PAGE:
Transient response is important but spatial positioning of a sub is not the big deal you make it out to be - as long as sub and speakers are within a few feet of being the same distance to the listener then no big deal.
You may be right that I am exaggerating the importance of time alignment at low frequencies, though it is not my intent to exaggerate. My view about the importance of time alignment at low frequencies resulted from about 2 years of periodic experimentation with placement, EQ, and delay. But I suppose the view I'm advancing might be considered unconventional. Though, if it is unconventional, then why do several different manufacturers of full range speakers make an effort to time align their drivers, INCLUDING the woofers?
It seems to me that the importance (or lack thereof) of time alignment at low frequencies essentially depends on the human limits of temporal resolution at low frequencies. The limits of temporal resolution has been studied in depth, where estimates place it on the order of magnitude of MICROseconds, with some estimates placing it as low as 5 μs. But these studies tend to measure higher frequencies. I do not know the human limits of temporal resolution at lower frequencies. If they are anything even vaguely approaching those of higher frequencies, then it would lend credence to the idea that time alignment is audible at low frequencies, making time alignment an important consideration in subwoofer setup.
"Many subs have group delays of up to or more than 1 cycle. Of course this is audible."
I don't remember the exact group delay figures used in the study I read, but they were consistent with what one would expect from a well-designed vented system. Using digital signal processing, group delay was isolated from frequency response (don't ask me how they did it). On test signals group delay was slightly audible, but on music it was statistically inaudible. The audible effects normally attributed to group delay were replicated by a frequency response curve mimicing the high group-delay system, even if the group delay is eliminated by DSP. So while large group delay correlates very well with perceived "slowness" in the bass region, it is not the actual cause.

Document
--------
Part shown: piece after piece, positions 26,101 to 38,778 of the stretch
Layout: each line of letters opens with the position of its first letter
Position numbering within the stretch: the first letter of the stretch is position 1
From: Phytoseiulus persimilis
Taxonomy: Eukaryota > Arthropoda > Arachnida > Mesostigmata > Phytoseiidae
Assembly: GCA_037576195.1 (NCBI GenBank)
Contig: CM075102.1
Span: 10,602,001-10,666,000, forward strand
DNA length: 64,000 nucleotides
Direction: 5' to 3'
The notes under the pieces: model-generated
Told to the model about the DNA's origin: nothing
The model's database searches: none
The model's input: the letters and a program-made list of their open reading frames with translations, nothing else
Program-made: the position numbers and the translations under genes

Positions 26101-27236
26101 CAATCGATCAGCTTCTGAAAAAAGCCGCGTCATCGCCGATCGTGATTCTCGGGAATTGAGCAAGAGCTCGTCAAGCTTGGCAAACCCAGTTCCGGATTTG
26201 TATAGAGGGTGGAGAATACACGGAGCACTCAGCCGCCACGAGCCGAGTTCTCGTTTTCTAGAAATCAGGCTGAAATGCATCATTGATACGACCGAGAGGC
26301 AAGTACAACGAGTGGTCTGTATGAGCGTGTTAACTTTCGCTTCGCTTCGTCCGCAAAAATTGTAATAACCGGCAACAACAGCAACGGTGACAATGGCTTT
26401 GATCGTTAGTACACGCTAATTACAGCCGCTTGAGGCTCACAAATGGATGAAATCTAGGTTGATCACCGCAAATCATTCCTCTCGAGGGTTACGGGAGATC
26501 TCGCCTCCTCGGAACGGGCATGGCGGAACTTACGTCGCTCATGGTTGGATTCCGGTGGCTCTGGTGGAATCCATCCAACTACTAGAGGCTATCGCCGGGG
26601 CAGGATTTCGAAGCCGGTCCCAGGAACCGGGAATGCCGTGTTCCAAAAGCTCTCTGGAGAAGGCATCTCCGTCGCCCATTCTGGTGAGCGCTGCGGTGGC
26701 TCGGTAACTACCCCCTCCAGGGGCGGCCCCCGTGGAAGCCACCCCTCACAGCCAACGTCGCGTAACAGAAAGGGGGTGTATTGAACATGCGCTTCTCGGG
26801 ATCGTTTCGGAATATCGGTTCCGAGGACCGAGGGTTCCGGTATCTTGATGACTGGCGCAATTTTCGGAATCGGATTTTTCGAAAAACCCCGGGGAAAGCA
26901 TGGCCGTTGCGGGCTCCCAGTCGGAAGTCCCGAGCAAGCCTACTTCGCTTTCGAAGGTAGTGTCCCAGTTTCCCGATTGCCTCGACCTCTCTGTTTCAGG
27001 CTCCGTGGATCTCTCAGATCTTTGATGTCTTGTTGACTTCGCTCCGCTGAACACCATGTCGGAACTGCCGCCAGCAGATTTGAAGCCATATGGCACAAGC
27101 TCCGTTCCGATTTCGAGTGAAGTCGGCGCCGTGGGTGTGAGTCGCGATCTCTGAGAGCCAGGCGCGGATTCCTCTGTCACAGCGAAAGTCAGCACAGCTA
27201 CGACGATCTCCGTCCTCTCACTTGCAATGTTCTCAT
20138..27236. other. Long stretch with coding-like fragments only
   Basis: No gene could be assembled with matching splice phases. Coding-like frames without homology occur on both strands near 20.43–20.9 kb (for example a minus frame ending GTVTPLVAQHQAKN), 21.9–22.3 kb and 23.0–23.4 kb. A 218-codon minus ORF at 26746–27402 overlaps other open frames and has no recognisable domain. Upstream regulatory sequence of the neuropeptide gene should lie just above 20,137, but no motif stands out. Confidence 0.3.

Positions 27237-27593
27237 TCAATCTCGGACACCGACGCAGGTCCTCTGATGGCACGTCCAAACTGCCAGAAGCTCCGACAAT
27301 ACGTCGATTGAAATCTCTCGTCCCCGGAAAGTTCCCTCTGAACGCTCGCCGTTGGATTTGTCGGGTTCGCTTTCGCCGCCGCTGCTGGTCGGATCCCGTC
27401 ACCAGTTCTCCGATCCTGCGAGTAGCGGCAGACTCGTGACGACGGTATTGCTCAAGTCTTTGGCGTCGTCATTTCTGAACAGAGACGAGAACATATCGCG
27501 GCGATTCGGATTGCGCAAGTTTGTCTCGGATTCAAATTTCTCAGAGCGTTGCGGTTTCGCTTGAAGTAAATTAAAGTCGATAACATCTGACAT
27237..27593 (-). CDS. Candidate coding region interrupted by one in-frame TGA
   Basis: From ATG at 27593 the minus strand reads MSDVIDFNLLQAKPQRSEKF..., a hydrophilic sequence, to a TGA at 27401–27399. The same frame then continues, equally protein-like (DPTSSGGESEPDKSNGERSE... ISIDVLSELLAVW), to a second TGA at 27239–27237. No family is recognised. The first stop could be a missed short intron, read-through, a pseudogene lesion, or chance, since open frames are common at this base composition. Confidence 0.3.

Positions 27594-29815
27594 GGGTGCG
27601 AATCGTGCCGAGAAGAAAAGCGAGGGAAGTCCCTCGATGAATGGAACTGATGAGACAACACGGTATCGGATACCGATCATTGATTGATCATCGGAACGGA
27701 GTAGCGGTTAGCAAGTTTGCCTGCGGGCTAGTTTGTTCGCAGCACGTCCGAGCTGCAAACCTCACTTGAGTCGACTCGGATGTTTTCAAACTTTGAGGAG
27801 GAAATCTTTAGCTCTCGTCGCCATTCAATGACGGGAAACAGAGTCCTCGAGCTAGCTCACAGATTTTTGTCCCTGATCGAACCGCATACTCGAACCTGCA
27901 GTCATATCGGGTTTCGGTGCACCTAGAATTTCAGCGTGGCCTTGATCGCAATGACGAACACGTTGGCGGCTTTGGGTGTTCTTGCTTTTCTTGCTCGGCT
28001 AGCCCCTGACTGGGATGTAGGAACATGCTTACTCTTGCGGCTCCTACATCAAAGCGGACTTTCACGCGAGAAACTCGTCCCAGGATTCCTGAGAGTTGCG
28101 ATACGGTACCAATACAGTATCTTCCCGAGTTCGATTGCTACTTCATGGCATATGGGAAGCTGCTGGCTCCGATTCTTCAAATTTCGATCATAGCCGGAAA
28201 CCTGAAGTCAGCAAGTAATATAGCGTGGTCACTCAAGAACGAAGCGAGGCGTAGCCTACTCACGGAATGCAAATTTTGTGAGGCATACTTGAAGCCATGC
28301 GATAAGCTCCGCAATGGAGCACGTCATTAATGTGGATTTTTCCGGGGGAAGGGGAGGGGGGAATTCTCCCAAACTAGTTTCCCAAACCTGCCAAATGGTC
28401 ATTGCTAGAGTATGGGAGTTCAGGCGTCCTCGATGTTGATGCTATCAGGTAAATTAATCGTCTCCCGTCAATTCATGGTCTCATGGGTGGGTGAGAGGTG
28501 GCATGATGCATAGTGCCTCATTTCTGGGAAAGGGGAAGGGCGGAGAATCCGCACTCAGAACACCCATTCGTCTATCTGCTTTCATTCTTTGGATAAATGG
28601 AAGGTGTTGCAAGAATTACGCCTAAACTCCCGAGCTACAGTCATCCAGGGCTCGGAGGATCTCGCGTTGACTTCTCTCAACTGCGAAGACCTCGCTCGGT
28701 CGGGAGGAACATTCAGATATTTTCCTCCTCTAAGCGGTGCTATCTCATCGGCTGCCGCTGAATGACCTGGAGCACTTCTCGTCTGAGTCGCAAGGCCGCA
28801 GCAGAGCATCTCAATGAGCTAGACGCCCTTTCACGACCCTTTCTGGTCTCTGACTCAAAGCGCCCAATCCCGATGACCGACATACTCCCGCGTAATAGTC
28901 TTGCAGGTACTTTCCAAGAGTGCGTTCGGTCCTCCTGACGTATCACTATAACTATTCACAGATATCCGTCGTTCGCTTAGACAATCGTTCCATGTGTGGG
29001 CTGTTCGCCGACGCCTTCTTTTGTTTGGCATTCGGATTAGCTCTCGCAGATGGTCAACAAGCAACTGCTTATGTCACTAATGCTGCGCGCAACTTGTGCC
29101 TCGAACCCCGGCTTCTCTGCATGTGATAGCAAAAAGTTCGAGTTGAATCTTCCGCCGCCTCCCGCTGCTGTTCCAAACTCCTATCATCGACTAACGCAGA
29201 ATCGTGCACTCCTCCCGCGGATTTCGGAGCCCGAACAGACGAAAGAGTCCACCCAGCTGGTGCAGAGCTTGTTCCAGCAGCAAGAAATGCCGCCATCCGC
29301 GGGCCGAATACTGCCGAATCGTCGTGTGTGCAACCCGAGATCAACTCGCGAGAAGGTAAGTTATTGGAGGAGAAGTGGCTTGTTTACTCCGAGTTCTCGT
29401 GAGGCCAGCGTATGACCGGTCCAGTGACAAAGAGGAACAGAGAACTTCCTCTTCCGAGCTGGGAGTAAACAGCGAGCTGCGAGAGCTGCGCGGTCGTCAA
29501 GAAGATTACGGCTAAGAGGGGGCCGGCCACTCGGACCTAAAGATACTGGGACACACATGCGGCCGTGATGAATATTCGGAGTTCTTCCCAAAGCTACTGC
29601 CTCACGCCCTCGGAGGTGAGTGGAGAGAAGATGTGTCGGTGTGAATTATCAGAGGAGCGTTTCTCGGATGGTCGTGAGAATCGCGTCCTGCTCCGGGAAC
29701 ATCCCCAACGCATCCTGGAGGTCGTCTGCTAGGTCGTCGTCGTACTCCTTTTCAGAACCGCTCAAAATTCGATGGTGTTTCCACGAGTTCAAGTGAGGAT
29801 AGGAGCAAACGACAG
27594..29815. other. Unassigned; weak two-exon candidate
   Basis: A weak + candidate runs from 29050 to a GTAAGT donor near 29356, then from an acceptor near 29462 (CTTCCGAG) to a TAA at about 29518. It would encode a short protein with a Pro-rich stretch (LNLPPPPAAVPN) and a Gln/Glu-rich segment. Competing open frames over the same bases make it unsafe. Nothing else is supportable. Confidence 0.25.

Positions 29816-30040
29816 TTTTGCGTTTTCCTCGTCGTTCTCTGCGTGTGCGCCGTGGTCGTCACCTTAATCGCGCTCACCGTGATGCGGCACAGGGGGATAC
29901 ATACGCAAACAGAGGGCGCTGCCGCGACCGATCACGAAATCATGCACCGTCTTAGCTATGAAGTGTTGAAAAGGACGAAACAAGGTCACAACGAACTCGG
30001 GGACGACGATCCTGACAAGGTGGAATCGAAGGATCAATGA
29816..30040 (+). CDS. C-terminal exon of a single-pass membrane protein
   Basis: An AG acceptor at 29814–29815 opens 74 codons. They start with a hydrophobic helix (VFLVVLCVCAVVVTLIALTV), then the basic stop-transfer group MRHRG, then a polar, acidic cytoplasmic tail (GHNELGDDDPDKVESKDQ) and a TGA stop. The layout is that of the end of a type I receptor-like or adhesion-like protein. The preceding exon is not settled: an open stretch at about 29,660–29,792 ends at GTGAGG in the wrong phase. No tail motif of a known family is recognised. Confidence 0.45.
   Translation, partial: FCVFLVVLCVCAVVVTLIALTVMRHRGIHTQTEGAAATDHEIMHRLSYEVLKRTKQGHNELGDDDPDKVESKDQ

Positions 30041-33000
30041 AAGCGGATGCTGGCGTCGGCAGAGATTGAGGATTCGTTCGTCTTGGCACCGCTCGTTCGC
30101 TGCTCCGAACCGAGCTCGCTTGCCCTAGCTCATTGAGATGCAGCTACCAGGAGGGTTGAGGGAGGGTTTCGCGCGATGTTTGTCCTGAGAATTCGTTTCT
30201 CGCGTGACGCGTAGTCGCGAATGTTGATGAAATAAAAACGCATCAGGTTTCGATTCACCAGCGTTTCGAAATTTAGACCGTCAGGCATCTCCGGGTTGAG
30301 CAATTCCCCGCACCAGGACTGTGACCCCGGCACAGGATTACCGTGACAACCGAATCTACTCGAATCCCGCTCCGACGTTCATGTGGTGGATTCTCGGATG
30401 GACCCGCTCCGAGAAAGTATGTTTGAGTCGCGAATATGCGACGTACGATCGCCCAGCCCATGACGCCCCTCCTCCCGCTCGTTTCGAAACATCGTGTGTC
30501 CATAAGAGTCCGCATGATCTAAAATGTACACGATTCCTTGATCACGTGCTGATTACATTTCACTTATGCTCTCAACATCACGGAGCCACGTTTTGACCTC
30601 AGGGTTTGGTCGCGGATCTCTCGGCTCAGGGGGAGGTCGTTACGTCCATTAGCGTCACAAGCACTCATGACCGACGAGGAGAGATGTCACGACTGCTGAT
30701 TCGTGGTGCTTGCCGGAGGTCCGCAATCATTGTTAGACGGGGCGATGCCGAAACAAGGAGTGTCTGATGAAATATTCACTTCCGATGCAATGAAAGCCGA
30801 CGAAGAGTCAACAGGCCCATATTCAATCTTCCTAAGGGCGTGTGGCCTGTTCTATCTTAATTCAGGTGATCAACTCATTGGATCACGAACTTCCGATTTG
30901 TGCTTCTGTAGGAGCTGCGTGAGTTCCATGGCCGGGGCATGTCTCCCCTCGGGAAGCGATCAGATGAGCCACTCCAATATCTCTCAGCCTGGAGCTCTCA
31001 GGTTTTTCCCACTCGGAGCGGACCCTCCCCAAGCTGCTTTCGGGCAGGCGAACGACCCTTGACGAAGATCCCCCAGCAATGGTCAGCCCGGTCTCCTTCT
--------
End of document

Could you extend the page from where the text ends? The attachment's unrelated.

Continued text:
I currently have my subs next to my mains, slightly forward. They are sensitive to movements of one inch. I can play a passage and it will sound right, but if I move the subs an inch forward or back, and it's out, and stays out if I move it farther. In previous setups, I've been able to introduce a delay to the mains relative to the subs (in Pure Music, for example), and I had the same results: the coherence of the sound was sensitive to delays that were a fraction of a millisecond.
So time alignment is crucial, and I don't think the subs will ever be truly integrated in a system until that is achieved. I think once it is tackled, EQ is available to deal with the frequency response of the room. That's my current approach, and I don't think I've sacrificed much, except that there are subwoofers sitting in not-inconspicuous locations in my living room.
Certainly group delay and frequency response are intertwined.
I suspect that "masking" is what makes the effects audible. What I mean is that you can't perceive accurately what is happening to the bass response except by what it "masks" in the higher frequencies.
If a 20 Hz signal suffers a group delay of say 30 msecs - what happens to the harmonic distortion associated with that sound...are they also delayed by 30 msecs?
If the harmonic distortion is significant and delayed by 30 msecs then you may have a very audible 80 Hz harmonic that is audibly delayed by 30 feet. I cannot help but suspect that this harmonic will make the bass sound "slow", "bloated" or "muddy" by masking higher frequencies.
In essence, just consider the entire harmonic distortion from low frequencies (below 50 Hz) all delayed by the group delay - this smears out the bass response and masks transients to the ear.
I agree that a hump in the frequency response will ALSO cause masking by emphasizing certain frequencies by as much as 5 dB more than they should be and making the balance of sound such that you do not properly hear the higher frequencies (sound of the high frequency hit from the stick hitting the drum head).
Sound Engineers know that they can change the "speed" or attack of bass notes by altering the higher frequencies - emphasis is added for greater attack and de-emphasis to make the sound more laid back - in my opinion they are playing with teh amount of bass "masking" when they do this
There's an element of "When did you stop beating your wife?" to this discussion. It starts with the presumption of guilt (for subwoofers) and asks for proof of innocence.